The employees of the Lufthansa subsidiary were seeking a reduction in maximum flying time as well as an increase in rest periods, the Cockpit union (VC) said, adding current agreements had not been updated since 2015.
“The workload has increased significantly. The employer regularly pushes staff to the maximum permitted limit,” said Matthias Baier, a Cockpit spokesman.
After several rounds of talks failed, “the only option left for us is to advance our demands via a labour dispute,” he said.
The union said it remained open to further talks. The strike at the low-cost German air carrier will last from midnight on Wednesday for 24 hours.
The number of flight cancellations depends on how well the airline manages to organise replacement connections, Baier said. The strike doesn’t involve Eurowings Discover.
“We are open to talks about how we can achieve reasonable working hours for Eurowings employees in the long term,” added Marcel Gröls, chairman of the VC union bargaining committee.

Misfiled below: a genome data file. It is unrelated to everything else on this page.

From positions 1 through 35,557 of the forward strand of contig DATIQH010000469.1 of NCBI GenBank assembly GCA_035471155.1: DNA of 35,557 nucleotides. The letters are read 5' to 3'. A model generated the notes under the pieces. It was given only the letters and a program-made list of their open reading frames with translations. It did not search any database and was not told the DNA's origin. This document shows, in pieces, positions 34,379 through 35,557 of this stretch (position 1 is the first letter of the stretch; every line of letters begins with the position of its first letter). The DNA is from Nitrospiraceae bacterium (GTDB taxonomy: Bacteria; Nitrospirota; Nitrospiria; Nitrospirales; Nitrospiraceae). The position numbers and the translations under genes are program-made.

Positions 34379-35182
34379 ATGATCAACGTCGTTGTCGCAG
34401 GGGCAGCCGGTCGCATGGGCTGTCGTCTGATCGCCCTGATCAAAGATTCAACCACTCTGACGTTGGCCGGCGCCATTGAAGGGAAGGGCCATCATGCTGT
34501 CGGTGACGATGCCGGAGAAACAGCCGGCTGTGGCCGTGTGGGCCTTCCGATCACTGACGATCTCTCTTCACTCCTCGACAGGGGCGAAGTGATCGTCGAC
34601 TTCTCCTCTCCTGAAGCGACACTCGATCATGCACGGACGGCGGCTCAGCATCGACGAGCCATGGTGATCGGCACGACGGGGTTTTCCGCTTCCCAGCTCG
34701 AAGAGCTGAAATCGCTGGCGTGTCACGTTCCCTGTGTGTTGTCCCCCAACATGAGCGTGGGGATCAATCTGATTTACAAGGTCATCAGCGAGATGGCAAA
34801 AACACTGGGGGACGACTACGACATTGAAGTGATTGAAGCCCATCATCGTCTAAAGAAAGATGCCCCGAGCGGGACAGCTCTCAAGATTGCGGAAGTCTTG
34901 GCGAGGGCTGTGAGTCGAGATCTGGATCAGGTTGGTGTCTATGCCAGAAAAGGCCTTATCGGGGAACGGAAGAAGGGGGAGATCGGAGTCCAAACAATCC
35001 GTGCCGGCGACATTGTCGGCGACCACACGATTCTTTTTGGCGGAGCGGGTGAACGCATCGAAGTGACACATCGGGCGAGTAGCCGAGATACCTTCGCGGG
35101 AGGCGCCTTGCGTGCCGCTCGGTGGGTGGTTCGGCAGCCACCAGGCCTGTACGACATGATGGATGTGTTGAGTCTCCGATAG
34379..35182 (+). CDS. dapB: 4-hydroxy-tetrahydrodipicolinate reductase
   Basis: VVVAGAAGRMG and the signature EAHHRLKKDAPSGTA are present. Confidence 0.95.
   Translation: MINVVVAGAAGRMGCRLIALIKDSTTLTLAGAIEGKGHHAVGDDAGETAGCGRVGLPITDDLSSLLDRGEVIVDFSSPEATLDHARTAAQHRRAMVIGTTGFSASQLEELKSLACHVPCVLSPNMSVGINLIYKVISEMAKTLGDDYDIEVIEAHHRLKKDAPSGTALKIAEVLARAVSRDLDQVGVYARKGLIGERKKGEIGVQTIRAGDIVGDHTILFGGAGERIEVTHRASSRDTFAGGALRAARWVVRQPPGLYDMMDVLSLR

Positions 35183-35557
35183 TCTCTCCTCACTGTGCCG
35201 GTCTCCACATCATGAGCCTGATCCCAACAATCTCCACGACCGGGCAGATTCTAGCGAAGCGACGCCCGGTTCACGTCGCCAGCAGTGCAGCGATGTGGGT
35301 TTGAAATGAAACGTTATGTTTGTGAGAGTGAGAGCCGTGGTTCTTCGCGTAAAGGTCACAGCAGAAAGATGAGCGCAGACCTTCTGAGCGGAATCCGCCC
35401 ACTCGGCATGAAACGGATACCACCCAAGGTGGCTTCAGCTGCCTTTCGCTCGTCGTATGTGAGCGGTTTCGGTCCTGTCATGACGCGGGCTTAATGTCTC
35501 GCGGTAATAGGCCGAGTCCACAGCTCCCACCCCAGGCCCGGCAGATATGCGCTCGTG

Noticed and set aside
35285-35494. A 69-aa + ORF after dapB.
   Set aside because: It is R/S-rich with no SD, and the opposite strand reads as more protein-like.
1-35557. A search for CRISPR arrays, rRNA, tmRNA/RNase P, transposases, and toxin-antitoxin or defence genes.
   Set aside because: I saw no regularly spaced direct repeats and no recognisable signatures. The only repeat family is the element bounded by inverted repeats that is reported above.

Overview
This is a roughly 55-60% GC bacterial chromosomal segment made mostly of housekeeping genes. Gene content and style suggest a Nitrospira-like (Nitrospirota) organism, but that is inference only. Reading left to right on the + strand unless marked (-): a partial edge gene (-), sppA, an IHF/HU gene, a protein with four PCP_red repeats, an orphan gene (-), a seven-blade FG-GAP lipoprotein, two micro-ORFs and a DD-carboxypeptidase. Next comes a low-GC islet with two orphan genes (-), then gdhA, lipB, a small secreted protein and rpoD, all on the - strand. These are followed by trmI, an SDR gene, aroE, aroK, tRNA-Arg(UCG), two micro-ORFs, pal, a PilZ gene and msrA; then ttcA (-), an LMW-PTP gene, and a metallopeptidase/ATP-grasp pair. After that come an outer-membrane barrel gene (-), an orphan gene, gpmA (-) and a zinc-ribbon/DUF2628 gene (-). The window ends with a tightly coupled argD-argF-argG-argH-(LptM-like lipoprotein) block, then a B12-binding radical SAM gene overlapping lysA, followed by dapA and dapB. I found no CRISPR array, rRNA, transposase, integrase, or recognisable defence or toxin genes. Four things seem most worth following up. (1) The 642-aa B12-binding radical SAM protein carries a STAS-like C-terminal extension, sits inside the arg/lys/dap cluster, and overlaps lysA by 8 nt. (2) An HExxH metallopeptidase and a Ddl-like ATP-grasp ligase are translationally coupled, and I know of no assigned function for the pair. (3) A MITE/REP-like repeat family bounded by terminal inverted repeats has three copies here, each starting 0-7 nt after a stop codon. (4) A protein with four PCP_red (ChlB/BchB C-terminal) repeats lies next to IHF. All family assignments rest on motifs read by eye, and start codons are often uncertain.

So far, however, it has not been possible to agree on a common path with the employer, he said. “It’s not enough to sit at the negotiating table, you also have to bring the will to find solutions and not present counter-demands as an offer.”
The European aviation sector has been hit by a growing number of strikes in recent months among pilots, cabin crew and ground staff.
High inflation has triggered calls for pay hikes, while the sector also faces a shortage of workers after many jobs were cut during the coronavirus pandemic.
Lufthansa pilots agreed last month not to go on strike again until at least the end of June next year under a pay deal negotiated with the airline.
It comes after a summer of chaos due to staff shortages as travel picked up again when pandemic restrictions were loosened.